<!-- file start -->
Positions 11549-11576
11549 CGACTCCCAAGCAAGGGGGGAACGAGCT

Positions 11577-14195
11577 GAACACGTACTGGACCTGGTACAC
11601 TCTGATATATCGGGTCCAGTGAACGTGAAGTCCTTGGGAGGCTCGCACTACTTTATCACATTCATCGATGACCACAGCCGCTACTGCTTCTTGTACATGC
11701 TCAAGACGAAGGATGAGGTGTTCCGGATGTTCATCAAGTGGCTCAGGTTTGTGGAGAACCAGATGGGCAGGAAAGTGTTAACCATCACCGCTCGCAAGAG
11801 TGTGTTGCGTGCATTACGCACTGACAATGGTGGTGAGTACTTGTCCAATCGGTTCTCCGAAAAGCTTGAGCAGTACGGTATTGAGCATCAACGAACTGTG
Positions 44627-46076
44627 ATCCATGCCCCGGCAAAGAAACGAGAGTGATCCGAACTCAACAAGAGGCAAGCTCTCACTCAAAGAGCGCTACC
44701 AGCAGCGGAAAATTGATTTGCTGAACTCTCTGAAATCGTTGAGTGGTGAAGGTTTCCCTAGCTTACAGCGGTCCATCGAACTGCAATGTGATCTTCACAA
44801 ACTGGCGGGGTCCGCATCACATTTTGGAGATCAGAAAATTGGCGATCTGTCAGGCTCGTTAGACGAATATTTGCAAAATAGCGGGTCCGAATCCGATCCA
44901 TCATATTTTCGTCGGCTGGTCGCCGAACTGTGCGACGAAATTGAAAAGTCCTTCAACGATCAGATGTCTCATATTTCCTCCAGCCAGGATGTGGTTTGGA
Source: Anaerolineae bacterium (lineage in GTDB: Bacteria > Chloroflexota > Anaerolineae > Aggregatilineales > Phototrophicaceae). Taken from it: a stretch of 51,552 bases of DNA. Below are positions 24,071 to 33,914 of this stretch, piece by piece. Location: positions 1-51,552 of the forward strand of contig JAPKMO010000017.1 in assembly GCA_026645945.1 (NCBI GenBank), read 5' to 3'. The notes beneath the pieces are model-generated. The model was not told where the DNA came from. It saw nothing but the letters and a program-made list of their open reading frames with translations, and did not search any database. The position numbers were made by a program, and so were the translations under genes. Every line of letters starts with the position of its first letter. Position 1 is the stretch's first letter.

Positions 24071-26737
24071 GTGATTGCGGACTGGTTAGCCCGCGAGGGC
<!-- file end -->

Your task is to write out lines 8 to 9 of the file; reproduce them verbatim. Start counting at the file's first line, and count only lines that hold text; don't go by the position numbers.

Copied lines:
Positions 44627-46076
44627 ATCCATGCCCCGGCAAAGAAACGAGAGTGATCCGAACTCAACAAGAGGCAAGCTCTCACTCAAAGAGCGCTACC